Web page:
Nonetheless, it seems fairly insensitive to excommunicate a small group of “eccentrics,” with no real influence on the mainstream congregants at Yeshivah Shule. Moreover, whilst the excommunication might be partially related to the dancers’ explicit messianism, explicit messianism persists at Yeshivah Shule amongst its more mainstream congregants. In the weeks following the excommunication, a movement from within the Yeshivah Shule congregation petitioned Rabbi Telsner to take down the sign that hangs in the shul proclaiming (or at the very least praying) that the late Chabad Rebbe is the moshiach, but Rabbi Telsner has announced that the sign will not be removed.
by David Werdiger
The so-called “Moshiach Dancers” have been largely viewed within the Yeshivah community as meshuga’im – crazies – not as much due to their extreme ideology regarding Moshiach, but more for the way they choose to express it, whether through loud defiant declarations and dances in the shul itself, or more recently their regular expressions of free speech in the street.
When they were evicted from the shul, it was because their actions were divisive and disruptive to the broader members. The recent declaration against their Chillul Hashem (desecration of God’s name) by publicly eating on a fast day in breach of Jewish law was, in my view, warranted, as they had crossed a line with such an action. No matter what their beliefs regarding the imminence of Moshiach’s arrival or his identity, this gave them no right to breach halacha. As the Dayan of the Yeshivah community and arbiter of matters relating to Jewish law, Rabbi Telsner was obliged to take a stand against such action.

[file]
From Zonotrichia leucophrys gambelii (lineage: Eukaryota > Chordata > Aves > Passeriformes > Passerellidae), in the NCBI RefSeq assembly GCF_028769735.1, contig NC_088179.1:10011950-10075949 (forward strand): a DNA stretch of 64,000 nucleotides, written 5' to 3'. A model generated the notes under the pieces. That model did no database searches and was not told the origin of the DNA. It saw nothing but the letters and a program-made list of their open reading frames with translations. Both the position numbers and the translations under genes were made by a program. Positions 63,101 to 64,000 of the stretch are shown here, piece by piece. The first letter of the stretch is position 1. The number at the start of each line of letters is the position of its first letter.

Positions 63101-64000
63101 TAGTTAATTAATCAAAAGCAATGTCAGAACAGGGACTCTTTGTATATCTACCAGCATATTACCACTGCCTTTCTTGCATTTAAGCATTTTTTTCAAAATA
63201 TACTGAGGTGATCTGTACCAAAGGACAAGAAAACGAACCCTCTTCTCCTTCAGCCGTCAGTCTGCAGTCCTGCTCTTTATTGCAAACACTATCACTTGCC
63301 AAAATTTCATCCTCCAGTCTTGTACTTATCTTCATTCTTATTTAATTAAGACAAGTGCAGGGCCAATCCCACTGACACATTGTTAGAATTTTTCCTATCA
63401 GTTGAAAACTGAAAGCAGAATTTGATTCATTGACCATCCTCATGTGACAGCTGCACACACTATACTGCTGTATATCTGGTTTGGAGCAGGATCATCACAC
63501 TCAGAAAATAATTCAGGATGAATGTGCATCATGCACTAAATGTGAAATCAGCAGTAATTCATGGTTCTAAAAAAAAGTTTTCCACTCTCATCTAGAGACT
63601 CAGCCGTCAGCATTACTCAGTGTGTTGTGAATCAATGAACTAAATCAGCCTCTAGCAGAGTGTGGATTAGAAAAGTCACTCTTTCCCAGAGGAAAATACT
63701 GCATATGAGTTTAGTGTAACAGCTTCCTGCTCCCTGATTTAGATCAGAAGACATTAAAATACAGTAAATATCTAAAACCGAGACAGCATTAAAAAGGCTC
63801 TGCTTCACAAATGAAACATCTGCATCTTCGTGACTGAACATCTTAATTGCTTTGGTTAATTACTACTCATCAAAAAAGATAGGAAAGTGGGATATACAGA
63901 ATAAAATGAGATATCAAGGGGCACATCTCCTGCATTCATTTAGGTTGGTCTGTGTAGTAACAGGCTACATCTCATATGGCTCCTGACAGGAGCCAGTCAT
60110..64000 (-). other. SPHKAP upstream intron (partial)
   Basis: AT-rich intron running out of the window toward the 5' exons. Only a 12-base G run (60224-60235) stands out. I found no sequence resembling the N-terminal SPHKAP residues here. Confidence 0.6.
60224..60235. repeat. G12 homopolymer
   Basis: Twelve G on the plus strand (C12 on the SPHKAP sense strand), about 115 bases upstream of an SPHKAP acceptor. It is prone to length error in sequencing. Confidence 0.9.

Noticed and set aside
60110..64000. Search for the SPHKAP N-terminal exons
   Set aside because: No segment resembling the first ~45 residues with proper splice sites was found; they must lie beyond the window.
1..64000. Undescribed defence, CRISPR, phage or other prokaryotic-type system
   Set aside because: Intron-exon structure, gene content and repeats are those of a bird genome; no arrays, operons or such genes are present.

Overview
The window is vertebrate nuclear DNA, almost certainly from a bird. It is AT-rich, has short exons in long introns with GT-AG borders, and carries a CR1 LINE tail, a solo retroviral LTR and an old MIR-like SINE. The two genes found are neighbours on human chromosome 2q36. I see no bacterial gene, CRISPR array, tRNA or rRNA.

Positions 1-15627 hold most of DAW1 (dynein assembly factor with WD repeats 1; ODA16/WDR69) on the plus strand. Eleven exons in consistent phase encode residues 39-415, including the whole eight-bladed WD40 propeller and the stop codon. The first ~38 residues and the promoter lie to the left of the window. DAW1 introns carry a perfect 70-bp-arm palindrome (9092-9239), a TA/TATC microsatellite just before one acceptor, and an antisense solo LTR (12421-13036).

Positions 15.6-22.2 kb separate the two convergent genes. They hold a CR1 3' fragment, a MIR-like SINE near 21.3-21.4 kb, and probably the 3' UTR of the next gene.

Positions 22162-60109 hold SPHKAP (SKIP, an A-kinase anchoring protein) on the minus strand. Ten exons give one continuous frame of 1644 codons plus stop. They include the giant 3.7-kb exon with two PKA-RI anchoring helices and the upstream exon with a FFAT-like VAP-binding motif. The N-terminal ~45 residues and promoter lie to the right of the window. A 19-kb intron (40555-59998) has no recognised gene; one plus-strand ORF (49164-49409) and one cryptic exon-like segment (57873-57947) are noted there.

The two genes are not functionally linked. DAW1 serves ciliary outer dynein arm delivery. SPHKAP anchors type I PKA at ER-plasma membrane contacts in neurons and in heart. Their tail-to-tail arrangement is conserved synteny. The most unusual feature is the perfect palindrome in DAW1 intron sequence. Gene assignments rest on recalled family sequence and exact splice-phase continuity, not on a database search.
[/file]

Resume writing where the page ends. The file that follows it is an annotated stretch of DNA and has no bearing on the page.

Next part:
Going beyond that to what some people would call the core issue of the “Moshiach Dancers” is the mental health issue. As a community, we ought to help them. We have committees for financial aid, and for meal assistance during crisis times, although these things can usually be done by lay persons. To deal with a mental health issue requires a professional, so perhaps what is required in this case is a communal approach (directed by a mental health professional) that would help lead these folks to get the help they need. Deriding their behaviour is callous, but expressing public sympathy or approaching them may not have the correct effect either, as it continues to reward their actions with attention.